making-recovery-in-sports-ecus

Excuse free recovery for sports

Author: Dan Holloway
March 11th 8:32am

It's easy to make excuses not to do things, especially in the case of sports and recovering from an injury. An injury as a result of sports can dent our confidence both physically and psychologically, as well as getting us out of the habit of training and regularly exercising. If we aren't careful this can become a slippery slope whereby we get an injury, stop training for a while, and therefore find it hard to get back to training, also slowing down our recovery from the original injury.

Let's say you are a keen sports person, dedicated to training at least 5 times a week and suddenly suffer an injury. The recovery time is a few months and then a gradual increase in activity until you are back at the level you were at before the injury. This can have an effect both physically (through the injury) and psychologically (through the recovery and confidence knock as a result of the injury). A positive and thorough recovery is of paramount importance here both to prevent the possibility of the same injury again in the future, and to get you back to playing the sport you love and are so good at. Excuses however, can be a major hindrance to our recovery and as already said, it can be a slippery slope once we start slacking.

Psychologically, an injury can really knock our confidence, especially if the injury occurred doing the sport we love. Even once we have recovered and healed, it can be difficult to get back to the same level we were at before the injury and this is where we need to be really disciplined in our recovery to ensure our body heals as best it can. After a sports injury, physiotherapy is often advised and this is fantastic as it is personal and tailored to suit you and your sport. Through a personalised program, physiotherapy strengthens and stretches any joints, muscles, ligaments or tendons that may have been damaged in the injury in order to increase mobility and reduce the chances of the injury occurring again. Physiotherapy can be challenging and tedious, and this is where excuses can start to kick in as to why we aren't doing the prescribed exercises. We may not feel well that day, or be too busy, but a structured routine of stretching and strengthening is crucial if we wish to return to a fully active lifestyle. Set little goals that are easily achievable and will keep you motivated and slowly build on these until you are fully recovered and ready to slowly get back training.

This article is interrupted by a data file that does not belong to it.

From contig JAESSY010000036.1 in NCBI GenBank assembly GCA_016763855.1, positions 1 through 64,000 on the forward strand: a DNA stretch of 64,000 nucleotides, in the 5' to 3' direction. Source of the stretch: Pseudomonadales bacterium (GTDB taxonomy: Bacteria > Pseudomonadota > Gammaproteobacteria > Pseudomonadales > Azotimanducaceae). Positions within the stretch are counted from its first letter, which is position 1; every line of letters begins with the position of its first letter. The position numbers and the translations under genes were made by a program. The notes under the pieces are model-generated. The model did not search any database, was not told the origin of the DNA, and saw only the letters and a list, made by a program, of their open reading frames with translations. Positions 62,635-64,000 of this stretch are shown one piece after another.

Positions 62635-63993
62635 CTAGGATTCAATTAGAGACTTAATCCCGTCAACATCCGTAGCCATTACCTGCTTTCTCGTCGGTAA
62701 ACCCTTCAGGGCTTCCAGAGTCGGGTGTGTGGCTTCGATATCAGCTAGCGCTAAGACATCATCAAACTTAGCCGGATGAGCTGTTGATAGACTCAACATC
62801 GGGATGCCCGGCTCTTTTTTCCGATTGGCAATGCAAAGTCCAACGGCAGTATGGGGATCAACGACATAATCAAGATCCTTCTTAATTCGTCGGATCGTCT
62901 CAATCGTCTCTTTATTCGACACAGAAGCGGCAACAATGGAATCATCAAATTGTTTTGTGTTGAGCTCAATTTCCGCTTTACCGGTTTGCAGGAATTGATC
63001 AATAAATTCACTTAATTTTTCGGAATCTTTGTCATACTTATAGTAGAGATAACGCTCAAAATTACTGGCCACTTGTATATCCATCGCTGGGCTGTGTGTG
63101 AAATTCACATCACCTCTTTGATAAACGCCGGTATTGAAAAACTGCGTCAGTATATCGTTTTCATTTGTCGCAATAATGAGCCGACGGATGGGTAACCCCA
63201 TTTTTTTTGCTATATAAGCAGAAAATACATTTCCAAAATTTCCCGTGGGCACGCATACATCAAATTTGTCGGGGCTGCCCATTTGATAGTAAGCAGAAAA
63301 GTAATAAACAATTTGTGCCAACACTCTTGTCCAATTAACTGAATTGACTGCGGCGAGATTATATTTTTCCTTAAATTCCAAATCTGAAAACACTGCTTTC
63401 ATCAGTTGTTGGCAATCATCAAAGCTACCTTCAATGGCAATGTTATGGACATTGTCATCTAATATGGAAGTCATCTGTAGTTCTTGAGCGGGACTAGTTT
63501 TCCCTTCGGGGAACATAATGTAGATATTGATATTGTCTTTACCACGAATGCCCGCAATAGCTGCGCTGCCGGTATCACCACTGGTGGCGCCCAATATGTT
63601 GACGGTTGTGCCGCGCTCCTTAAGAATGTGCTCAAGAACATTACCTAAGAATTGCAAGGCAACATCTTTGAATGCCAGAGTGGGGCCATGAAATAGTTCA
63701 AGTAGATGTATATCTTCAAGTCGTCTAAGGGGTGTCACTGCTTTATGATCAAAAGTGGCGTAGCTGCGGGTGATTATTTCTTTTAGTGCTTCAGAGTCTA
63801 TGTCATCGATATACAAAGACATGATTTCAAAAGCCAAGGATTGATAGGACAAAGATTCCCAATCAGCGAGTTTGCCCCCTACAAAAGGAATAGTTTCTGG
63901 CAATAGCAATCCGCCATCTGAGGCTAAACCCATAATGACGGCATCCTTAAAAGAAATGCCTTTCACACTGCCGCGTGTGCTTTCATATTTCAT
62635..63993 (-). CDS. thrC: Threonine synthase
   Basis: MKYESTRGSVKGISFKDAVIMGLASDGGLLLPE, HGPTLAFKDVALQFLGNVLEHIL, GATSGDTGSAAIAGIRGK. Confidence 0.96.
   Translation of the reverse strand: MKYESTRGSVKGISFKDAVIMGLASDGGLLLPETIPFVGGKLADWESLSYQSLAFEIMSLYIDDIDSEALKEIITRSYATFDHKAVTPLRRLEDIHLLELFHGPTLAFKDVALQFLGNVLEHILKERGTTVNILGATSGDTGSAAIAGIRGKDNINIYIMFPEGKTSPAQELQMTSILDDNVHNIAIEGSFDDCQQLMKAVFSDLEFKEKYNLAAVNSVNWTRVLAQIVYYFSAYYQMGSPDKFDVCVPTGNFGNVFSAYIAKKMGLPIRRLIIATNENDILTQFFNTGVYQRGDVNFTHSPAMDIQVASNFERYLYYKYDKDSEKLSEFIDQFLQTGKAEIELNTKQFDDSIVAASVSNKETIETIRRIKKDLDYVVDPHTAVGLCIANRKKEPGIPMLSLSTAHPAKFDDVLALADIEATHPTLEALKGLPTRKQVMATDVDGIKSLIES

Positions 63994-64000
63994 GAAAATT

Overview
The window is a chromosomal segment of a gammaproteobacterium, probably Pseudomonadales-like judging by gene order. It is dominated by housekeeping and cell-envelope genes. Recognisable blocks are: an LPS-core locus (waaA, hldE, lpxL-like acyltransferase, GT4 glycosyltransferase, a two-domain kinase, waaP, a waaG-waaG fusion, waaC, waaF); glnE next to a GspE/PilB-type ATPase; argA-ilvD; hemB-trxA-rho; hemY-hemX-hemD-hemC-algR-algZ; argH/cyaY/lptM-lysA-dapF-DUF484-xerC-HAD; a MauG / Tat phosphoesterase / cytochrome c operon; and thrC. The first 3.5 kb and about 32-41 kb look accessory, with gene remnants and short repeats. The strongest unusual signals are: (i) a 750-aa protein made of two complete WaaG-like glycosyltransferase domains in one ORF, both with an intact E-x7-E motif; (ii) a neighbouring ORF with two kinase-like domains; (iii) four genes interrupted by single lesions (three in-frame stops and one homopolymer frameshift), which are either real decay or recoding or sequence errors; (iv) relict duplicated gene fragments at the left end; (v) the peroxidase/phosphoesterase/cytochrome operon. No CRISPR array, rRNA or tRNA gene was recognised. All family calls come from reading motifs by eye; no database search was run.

Injuries are a pain, especially for those who compete or train a lot, but they don't have to be career ending. If physiotherapy is done correctly, the best way to get over the injury is to get back on the field or court and start playing again, slowly building your body back up so that you know how far to push. It is easy to make excuses as to why we don't do the required physio needed for recovery, or why we are hesitant to get back playing the sport we injured ourselves in yet these excuses can hinder the healing process and slow down your recovery time from weeks to months, or months to years. Fully heal, then build back up to playing or training again and don't let excuses get in the way!

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